One man was key in retaking the initiative. England responded with a three-try blitz in the space of eight minutes, with Tuilagi’s power and pace playing a key part on each occasion.
Dagg: “In that period Manu was absolutely destructive – he was ripping us to shreds.
“We knew Manu was the biggest threat beforehand, but we had a couple of the best centres in the game – Ma’a Nonu and Conrad Smith.
“I had so much belief in our midfield, that I didn’t expect that from Manu. But he dominated us. Every time he made a break I would have to try and tackle him and I remember thinking, ‘if he can run over Ma’a or Dan Carter, what can he do to me?”
Mealamu: “Some days you face an opponent and you see something special. He was ripping through our team throughout the whole day. It wasn’t just one instance. He was on fire.”
Tuilagi: “It was one of my favourite games.
“It was a whole-team performance. We knew what they were going to bring, but we still had to get our detail right.
“People always remember that game, they always talk about it. Just to be involved is going to be with me forever. I was blessed to be there.”
Trailing 32-14 just after the hour, New Zealand could not summon a second comeback. Savea’s second score, five minutes short of full-time, would only patch up the scoreline, rather than change the outcome.
Wood: “My overriding memory is being on the side of the scrum and seeing it dawn on two of the faces of two of my heroes – Richie McCaw and Kieran Read – that they weren’t going to win this one, that the All Black surge wasn’t coming.
“It felt like I could see the confusion in their eyes. Maybe I was misinterpreting, maybe they would see it differently, but from where I was stood it felt like it was dawning on them that it wasn’t their day.
“There was an element of confusion, frustration and uncertainty and to have created that in two greats of the game, in a world-class team, was a real moment of satisfaction.”
Dagg: “I remember Brad Barratt, who had had a phenomenal game at 12, singing the room down at the post-match function. He has a wonderful voice on him.
“We were having a beer, licking our own wounds and hating what had gone on. I was thinking we don’t ever want to lose to England again because all this singing and chanting sucks!”
Tuilagi: “We went back to the bar back at [team base] Pennyhill Park afterwards. I was on the guitar singing Bob Marley.
“I remember doing Redemption Song. That is how I taught myself to play – Redemption Song videos on YouTube. That is what happens when you get injured a lot!”
Goode: “Poor old Joe Launchbury was in a right pickle.
“Back then, at the end of the autumn, every player who had won their first cap that year would have to have a drink with every other member of the squad.
“Joe, who was making only his second start that day, was like a baby giraffe by the end of the night.
“Manu had the guitar and no-one was going to take it off him, Dan Cole and Tom Youngs were in a corner putting the world to rights and me and Ashy [Chris Ashton] were probably up to no good.
“You don’t get loads of time together – six days later I was playing away to Munster in the Champions Cup – but it was a bloody good night.
“Looking back on it now, you can see a lot of that team have gone on to be top players and tough competitors.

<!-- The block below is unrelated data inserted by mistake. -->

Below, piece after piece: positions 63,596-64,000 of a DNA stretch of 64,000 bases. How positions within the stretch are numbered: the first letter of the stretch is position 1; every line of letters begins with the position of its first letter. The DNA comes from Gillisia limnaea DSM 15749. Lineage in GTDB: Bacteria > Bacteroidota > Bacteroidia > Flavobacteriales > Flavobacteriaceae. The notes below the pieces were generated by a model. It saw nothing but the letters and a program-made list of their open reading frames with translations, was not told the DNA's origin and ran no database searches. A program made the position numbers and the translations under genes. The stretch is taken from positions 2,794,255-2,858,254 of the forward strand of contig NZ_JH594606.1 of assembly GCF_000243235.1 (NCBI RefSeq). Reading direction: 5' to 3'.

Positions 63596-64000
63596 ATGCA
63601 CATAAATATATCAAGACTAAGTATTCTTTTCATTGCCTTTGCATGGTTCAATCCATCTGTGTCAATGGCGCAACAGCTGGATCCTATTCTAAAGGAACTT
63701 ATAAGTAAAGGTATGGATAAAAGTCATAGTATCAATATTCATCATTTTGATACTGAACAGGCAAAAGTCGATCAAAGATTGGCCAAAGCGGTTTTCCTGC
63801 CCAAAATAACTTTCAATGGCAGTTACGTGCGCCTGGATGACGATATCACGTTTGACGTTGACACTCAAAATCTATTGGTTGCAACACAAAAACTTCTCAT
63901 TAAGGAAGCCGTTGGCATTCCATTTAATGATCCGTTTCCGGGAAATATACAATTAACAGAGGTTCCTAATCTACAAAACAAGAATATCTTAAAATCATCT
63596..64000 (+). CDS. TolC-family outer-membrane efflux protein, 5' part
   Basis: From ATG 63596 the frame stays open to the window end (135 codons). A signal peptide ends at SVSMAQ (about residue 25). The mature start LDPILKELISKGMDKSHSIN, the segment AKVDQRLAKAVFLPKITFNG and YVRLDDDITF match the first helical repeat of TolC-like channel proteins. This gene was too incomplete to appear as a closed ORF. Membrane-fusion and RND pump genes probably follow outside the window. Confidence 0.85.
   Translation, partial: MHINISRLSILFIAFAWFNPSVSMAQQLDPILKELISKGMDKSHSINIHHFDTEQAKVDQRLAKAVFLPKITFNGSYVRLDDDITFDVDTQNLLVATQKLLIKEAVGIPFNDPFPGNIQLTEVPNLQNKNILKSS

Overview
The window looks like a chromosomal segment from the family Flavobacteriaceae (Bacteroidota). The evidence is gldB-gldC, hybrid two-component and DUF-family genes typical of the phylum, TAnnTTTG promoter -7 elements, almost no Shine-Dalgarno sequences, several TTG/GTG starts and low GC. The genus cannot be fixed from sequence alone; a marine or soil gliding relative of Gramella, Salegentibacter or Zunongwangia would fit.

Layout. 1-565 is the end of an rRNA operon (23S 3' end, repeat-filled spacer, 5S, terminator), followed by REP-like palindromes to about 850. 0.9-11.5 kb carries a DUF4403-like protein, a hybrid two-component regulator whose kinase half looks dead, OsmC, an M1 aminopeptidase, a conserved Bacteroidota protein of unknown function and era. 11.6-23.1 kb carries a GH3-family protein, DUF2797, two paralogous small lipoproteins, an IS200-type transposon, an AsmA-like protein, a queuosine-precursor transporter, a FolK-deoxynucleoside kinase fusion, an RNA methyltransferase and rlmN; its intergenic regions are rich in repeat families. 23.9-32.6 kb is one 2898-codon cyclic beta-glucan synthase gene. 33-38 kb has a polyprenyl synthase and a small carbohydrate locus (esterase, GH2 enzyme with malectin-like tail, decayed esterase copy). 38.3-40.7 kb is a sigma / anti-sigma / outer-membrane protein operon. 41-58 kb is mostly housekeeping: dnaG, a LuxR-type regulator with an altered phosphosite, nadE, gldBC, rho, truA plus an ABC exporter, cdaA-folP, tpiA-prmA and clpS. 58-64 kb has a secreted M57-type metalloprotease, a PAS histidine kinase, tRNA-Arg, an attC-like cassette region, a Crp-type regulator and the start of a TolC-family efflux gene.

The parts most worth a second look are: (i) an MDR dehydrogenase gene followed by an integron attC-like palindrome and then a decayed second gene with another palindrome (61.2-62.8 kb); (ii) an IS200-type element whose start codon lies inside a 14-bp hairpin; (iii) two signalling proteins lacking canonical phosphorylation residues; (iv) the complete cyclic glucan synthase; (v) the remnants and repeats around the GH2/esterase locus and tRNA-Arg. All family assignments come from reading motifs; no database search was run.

“Alex Corbisiero, Tom Youngs and Dan Cole is a flipping good and tough front row. Geoff Parling was a serious animal, Joe Launchbury was young and had no fear, Tom Wood and Chris Robshaw were both real battlers, some of the best back rows the Premiership has ever produced.
“Ben Youngs was still pretty young and Owen Farrell, Brad Barratt and Manu is as tough a midfield as you would ever face.
“It was never going to be a team that rolled over easily. But it was not the result anyone expected.”
Mealamu: “You think about it for a bit and chew on it, but the learnings you take from games like that are the foundations to your next big goal.
“It was something we thought about and took on board when we came back through England [on their successful World Cup defence] in 2015.
“We took some great learnings from that 2012 game.”
What happened next
Alex Goode won the last of his 21 England caps in 2016. He has won five Premierships titles and three European Champions Cups with Saracens, and holds the club record for Premiership appearances. He was named the English top-flight’s player of the month for October on Thursday.
Tom Wood, who won the last of his 50 caps in England’s 2017 Six Nations success, retired from rugby in June. He runs a woodwork business with former Northampton team-mate Alex Waller and coaches at Bugbrooke RFC. He will make a brief return to rugby when he turns out for the Barbarians against Northampton on Saturday, 26 November.
Keven Mealamu is third in New Zealand’s all-time list of cap winners. Since his retirement after 2015 Rugby World Cup success he has run a gym with his wife, and earlier this year was one of the players to come into the Black Ferns camp before their own successful Rugby World Cup campaign.
Manu Tuilagi will line up at outside centre against New Zealand once again on Saturday. He has played 32 times for England in the decade since, with various injuries preventing him being a consistent presence in the side.
Israel Dagg retired from the game in 2019 at the age of 30 after a long-term knee injury prevented him adding to his 66 All Blacks caps. He has worked as a television pundit since and hosts a breakfast radio show.